Has Adam Giles resigned his job with billionaire Gina Rinehart to become a ghost writer for NT Essential Services Minster Gerry McCarthy?
The media statement released yesterday for Mr McCarthy about the new $75m power station at Owen Springs effusively praises the facility, running entirely on fossil fuel, and could have easily been penned by Mr Giles.
And as did Mr Giles, Mr McCarthy fails to acknowledge the vociferous campaign in Alice Springs, over months last year, to spend part of the money on solar, in this one of the Earth’s sunniest regions.
The installation of gas generators would commit the town to burning fossil fuel for decades, it was argued in countless public meetings, media statements and private conversations.
For Mr McCarthy, just as it was for Mr Giles, it’s as though this extensive debate had never taken place.
Mr McCarthy argues in yesterday’s media release that the new generators, running 100% on non-renewables, will “position Alice Springs to move towards renewable energy”.
He doesn’t explain how it will do that, although he claims: “This gives us a solid foundation to achieve the Territory Labor Government’s commitment of at least 50% renewables by 2030.”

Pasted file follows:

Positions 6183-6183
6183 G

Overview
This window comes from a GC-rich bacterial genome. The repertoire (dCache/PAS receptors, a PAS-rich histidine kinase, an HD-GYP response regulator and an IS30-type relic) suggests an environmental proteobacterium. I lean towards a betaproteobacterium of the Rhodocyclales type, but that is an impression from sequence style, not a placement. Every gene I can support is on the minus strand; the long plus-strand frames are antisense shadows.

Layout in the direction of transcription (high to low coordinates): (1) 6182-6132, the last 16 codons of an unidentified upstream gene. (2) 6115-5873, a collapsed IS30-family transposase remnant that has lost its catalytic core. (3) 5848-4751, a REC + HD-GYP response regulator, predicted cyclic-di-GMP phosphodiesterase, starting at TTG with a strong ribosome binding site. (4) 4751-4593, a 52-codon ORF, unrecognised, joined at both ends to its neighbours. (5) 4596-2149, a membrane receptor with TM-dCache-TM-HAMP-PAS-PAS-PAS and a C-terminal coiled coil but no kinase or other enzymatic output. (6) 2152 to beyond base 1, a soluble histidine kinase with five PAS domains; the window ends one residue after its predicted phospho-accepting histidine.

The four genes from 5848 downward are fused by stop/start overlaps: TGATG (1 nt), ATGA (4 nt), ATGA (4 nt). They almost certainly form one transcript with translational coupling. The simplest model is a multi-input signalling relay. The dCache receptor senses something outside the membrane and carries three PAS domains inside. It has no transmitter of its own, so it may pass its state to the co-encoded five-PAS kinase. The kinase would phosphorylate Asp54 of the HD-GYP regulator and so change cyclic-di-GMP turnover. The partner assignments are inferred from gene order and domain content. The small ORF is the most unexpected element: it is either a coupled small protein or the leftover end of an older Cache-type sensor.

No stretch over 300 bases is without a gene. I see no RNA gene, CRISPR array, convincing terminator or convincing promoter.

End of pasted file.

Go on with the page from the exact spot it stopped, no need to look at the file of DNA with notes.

He says the 10 “new state-of-the-art gas engines” will reduce emissions by 15%.
There is one major difference between the two politicians: Mr Giles predicted the Owen Springs plant will “put further downward pressure on electricity prices”.
Mr McCarthy says the Ron Goodin power station in town “is inefficient and costly to maintain” but he gives no assurance in his release that savings from the new installation will be passed on to consumers.
Meanwhile ALEC Director Jimmy Cocking says: “We have the legacy of the 10 gas-fired engines for Alice Springs and the Northern Gas Pipeline. Assessments must be made in terms of how both of these projects will impact future action on climate change and in meeting renewable energy targets before their implementation.
“Gas is still a fossil fuel – a non renewable resource that emits carbon dioxide. When you factor in unconventional gas and fugitive gas leaks, the benefits of gas are negligible.”
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